New findings are coming to light about last year's Kaikoura earthquake.
In November of last year, a 7.8-magnitude earthquake tore through the South Island of New Zealand. In a span of about two minutes, ruptures appeared along an almost 200 kilometer-long tract of land. The earthquake also lifted large blocks of land upwards by up to eight meters.
Giant cracks ran along the ground, highways broke up into pieces, railway lines rose off the ground, and beaches rose away from the sea. The town of Kaikoura also rose by 70 centimeters. The earthquake caused these things and more, but it also caused something else more shocking.
A new study now reveals that the earthquake also shifted parts of the South Island closer to the North Island by as much as five meters.
According to the researchers, this study can help scientists rethink their understanding of how earthquakes work. The Kaikoura earthquake may be the most complex earthquake ever studied, the study claims. The researchers say that current models on earthquakes could not have predicted its characteristics.
At least 21 faults ruptured during the quake, which is a record-breaking number. Some of these faults were previously unknown and had only been discovered upon investigation of the massive earthquake.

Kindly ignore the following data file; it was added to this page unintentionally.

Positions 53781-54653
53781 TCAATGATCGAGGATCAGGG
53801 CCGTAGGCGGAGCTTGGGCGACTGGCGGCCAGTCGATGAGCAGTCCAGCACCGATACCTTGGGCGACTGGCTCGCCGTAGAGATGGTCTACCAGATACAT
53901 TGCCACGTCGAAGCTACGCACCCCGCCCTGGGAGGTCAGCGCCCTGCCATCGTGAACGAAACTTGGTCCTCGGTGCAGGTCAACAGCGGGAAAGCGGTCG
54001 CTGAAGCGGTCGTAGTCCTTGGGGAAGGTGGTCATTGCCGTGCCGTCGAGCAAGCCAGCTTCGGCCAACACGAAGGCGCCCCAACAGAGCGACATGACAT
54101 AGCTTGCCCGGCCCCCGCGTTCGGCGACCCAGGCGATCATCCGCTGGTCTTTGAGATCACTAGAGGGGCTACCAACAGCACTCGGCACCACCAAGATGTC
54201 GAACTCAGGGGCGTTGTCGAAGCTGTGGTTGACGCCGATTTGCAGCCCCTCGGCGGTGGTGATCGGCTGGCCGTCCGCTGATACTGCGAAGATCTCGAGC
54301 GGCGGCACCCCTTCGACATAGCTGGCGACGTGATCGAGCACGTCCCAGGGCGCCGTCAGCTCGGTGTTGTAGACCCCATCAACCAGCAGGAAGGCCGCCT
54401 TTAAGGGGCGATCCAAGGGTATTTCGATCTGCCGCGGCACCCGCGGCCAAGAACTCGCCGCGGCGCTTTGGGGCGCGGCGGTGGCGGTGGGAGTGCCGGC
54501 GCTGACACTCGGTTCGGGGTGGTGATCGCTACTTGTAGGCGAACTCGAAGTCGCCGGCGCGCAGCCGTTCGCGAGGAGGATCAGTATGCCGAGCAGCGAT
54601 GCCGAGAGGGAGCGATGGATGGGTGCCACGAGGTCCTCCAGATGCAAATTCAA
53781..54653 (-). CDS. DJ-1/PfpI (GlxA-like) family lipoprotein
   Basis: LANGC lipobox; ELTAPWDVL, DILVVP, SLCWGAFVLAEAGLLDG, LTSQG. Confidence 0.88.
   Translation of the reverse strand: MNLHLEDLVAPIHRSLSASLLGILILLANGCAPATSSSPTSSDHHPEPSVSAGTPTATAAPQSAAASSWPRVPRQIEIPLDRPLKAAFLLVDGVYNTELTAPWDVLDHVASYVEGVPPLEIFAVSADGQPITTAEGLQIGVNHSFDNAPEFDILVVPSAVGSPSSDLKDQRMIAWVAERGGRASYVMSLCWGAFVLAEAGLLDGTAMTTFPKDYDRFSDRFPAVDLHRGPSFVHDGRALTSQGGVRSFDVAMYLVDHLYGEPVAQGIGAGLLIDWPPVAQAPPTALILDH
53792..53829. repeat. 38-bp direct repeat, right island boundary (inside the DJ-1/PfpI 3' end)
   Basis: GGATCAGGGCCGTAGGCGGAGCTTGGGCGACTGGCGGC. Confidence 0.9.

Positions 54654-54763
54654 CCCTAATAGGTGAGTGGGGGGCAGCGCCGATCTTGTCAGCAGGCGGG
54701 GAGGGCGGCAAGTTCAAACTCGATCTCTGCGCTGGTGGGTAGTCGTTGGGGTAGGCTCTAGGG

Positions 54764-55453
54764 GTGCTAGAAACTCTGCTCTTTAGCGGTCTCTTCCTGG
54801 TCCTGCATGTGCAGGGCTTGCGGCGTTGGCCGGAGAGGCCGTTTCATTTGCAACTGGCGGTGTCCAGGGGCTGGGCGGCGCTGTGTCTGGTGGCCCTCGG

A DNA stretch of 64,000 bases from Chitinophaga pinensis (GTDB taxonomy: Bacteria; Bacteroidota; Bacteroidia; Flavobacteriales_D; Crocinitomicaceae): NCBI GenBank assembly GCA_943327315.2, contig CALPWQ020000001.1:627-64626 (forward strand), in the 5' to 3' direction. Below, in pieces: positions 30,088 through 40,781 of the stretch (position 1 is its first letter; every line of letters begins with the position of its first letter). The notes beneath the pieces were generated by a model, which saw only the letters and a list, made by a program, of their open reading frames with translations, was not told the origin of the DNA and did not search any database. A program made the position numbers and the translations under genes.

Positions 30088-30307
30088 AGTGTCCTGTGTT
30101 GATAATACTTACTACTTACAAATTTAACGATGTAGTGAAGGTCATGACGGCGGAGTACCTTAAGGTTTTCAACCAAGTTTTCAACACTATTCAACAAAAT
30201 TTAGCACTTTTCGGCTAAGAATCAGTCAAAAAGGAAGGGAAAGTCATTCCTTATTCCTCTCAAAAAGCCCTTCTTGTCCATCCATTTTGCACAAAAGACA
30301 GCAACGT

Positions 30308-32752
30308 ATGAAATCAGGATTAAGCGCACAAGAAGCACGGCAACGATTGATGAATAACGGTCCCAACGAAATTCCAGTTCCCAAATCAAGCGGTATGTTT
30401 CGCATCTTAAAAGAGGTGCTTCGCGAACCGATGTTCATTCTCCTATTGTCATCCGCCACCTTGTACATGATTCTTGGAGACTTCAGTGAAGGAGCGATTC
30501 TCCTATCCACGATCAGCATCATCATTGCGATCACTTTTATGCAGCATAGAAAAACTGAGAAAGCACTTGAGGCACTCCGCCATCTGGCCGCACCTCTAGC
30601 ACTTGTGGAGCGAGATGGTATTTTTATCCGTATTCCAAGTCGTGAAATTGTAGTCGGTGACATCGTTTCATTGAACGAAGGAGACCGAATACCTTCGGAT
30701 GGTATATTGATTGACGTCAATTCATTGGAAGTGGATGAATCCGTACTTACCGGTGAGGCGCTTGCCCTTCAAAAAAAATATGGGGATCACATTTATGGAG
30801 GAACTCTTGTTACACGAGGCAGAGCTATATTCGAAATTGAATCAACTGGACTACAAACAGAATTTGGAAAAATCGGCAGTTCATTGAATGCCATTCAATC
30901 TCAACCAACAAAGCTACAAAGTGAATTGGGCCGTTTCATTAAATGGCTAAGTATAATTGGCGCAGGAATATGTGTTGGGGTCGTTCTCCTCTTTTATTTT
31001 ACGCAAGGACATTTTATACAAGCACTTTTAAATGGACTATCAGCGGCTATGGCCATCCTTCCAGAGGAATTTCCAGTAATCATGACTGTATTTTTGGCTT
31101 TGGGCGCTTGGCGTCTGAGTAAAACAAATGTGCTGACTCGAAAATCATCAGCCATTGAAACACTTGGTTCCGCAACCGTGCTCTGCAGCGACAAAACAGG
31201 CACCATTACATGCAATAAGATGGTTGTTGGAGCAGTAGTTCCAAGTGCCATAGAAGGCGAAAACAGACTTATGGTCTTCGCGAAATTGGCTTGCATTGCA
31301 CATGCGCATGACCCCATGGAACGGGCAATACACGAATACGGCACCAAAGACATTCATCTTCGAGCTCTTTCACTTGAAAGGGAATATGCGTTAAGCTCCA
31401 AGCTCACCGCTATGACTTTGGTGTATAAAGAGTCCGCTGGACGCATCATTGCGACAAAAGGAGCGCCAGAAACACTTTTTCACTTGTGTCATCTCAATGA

Surprisingly, there were only two casualties in the quake and a few dozens injured. However, these figures could have been much worse. The complexity of the earthquake was such that even accurately determining the magnitude was difficult. This means that scientists need to reconsider early warning systems in use today. Standard hazard models will not be able to handle an earthquake with this kind of complexity.
Hazard models are important making sure that people will be able to cope with an earthquake well. These models predict the type of ground shaking, recurrence period, and maximum magnitude. Thus, they serve as a guide to building codes that keep residents of an area safe in the event of an earthquake.
The complexity of the Kaikoura earthquake is already challenging these hazard models as well as other long-standing ideas about earthquakes. Thus, current models and understandings may be too narrow for future earthquakes that may prove to be too complex.
Researchers continue to study the earthquake, which fortunately had a lot of documentation. Hopefully, sooner rather than later, they can come up with new models on how to understand earthquakes that may be as complex as the Kaikoura earthquake.
Get weekly science updates in your inbox!